I'd like to discuss whether or not there is a difference between querying historic design decisions and asking for opinions. The difference is subtle enough... "why should I ..." can often be opinion based. "Why did ... happen" is often a matter of documented fact(?)
My own feeling on the matter is that historic decision logic was, at the time, a matter of opinion of authors and software venders. Yet this decision logic is often well documented, particularly where a significant change occurs after first release.
So "why did ... change to ..." is commonly going to be documented somewhere such as the software's issues database or release notes. This makes the final decision a matter of historic fact, not opinion. IE: the documented opinion at the time becomes historic fact. It can be answered in a factual way not a historic way.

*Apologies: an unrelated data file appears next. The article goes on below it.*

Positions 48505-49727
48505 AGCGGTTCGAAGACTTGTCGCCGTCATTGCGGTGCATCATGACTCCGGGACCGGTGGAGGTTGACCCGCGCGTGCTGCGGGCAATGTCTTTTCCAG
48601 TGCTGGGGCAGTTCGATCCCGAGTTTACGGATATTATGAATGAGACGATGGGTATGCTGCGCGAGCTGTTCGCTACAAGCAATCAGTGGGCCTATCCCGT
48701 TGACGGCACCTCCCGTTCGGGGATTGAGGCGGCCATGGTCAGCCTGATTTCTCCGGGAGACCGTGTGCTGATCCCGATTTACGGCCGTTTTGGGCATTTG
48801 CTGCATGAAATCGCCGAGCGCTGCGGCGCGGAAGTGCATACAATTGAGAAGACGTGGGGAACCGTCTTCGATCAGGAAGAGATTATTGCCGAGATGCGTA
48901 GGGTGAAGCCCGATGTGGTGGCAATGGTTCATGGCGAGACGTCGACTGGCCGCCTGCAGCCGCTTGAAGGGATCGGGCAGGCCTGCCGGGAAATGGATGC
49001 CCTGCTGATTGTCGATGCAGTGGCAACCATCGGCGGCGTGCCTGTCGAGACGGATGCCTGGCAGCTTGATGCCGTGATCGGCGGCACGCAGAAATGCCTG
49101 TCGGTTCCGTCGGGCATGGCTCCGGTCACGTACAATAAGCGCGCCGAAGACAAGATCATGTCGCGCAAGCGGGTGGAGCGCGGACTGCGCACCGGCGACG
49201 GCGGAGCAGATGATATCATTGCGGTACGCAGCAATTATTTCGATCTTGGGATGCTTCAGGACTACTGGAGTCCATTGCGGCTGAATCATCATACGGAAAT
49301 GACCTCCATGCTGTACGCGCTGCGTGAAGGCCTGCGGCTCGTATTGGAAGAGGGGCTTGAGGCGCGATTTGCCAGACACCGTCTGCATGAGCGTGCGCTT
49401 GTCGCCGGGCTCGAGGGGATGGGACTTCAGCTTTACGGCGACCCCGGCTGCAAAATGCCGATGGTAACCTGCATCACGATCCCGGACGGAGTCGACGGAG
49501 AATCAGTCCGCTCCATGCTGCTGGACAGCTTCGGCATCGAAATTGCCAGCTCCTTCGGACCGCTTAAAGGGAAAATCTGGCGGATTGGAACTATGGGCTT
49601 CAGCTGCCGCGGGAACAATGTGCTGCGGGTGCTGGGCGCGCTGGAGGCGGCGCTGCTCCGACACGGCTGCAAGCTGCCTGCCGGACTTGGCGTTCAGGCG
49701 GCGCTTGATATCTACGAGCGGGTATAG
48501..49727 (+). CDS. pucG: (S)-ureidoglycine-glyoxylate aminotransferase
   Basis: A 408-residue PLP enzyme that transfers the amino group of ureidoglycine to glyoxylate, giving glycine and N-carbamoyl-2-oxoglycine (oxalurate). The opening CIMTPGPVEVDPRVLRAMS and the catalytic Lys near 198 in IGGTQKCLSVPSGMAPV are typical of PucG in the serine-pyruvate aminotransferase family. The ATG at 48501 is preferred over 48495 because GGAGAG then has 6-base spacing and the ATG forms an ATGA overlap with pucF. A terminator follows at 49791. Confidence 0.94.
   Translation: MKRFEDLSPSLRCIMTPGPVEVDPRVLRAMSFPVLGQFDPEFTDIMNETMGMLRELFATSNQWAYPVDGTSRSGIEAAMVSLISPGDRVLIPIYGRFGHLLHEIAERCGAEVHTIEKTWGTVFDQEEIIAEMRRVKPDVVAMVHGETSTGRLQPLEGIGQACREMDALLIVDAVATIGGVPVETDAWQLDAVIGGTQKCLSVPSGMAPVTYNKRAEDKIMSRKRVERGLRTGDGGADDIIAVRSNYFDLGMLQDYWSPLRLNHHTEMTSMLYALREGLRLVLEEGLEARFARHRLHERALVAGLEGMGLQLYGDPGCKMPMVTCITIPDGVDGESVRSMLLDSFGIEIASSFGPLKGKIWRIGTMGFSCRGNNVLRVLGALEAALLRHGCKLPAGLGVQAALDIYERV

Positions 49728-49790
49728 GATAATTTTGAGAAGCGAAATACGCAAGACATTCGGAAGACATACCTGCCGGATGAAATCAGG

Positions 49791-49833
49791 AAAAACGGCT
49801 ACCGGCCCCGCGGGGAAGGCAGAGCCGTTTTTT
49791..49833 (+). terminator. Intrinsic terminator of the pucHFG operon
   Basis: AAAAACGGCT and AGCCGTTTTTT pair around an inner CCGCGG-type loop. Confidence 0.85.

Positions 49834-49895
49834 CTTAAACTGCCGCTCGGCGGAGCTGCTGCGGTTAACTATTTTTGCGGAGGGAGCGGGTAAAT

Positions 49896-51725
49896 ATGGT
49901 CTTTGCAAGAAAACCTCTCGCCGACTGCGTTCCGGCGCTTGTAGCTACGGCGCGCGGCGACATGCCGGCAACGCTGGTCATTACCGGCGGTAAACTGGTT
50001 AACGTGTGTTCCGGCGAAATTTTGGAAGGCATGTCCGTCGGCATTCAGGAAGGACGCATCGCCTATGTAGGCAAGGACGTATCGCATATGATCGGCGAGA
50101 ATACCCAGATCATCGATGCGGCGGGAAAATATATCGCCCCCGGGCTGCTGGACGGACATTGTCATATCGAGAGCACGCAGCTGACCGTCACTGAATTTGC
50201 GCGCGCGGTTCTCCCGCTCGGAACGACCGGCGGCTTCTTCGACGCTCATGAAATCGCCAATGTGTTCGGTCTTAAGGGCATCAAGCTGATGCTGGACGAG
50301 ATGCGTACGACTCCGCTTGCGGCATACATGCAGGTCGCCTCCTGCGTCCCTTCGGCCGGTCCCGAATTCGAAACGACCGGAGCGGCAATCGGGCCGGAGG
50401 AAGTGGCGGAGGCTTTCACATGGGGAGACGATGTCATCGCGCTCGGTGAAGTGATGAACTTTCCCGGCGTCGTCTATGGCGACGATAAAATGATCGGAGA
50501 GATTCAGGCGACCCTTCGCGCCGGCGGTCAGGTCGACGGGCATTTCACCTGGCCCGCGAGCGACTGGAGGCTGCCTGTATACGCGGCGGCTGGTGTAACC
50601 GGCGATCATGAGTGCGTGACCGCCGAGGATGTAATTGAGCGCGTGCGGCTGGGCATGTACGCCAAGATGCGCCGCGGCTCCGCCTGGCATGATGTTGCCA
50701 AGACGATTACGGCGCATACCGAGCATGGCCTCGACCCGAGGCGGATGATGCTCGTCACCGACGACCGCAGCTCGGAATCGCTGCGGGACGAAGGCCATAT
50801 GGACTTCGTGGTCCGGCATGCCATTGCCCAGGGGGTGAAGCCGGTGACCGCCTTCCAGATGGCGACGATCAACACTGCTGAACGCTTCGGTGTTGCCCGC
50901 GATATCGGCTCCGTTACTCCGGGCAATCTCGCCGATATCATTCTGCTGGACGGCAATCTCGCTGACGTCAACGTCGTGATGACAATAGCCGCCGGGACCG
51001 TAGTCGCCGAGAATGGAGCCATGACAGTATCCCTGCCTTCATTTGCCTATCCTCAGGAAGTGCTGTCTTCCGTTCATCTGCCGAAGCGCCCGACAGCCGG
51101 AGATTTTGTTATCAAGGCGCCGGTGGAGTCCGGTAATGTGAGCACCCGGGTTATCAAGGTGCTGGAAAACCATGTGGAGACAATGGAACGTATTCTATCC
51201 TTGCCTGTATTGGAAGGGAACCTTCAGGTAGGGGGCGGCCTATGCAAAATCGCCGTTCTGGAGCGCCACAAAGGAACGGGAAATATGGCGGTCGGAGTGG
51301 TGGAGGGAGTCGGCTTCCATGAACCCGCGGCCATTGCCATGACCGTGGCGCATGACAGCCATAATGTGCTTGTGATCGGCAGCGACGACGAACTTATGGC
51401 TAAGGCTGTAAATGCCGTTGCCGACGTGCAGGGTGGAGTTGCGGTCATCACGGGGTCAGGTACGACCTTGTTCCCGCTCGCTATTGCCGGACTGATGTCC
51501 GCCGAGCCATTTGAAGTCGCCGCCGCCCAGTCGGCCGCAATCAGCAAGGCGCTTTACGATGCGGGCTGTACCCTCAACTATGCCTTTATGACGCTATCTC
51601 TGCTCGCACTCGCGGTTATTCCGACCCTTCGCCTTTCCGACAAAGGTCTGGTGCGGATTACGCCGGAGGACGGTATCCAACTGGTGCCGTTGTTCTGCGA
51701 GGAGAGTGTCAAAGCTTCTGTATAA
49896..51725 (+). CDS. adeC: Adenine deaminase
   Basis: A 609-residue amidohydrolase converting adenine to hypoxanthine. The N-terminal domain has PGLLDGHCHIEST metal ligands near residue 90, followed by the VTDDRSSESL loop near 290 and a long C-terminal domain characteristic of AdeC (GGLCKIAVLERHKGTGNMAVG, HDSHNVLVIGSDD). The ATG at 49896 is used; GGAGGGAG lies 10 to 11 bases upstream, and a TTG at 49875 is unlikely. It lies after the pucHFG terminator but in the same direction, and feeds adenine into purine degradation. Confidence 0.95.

- Why is netstat deprecated? is something a little borderline yet the fact netstat has not been maintained appears to be clean enough.
- Why Linux module API isn't backward compatible? This appears to be a decision plainly documented by Greg Kroah-Hartman
On the flip side I note that the definition of "opinion based" here is:
This question is likely to be answered with opinions rather than facts and citations. It should be updated so it will lead to fact-based answers.
This is subtly different from saying that fact-based answers are possible. Frustratingly, deciding which questions are likely to draw opinion over fact feels very much a matter of opinion. Unless a question has begun to draw opinion based answers it seems a very subjective categorisation.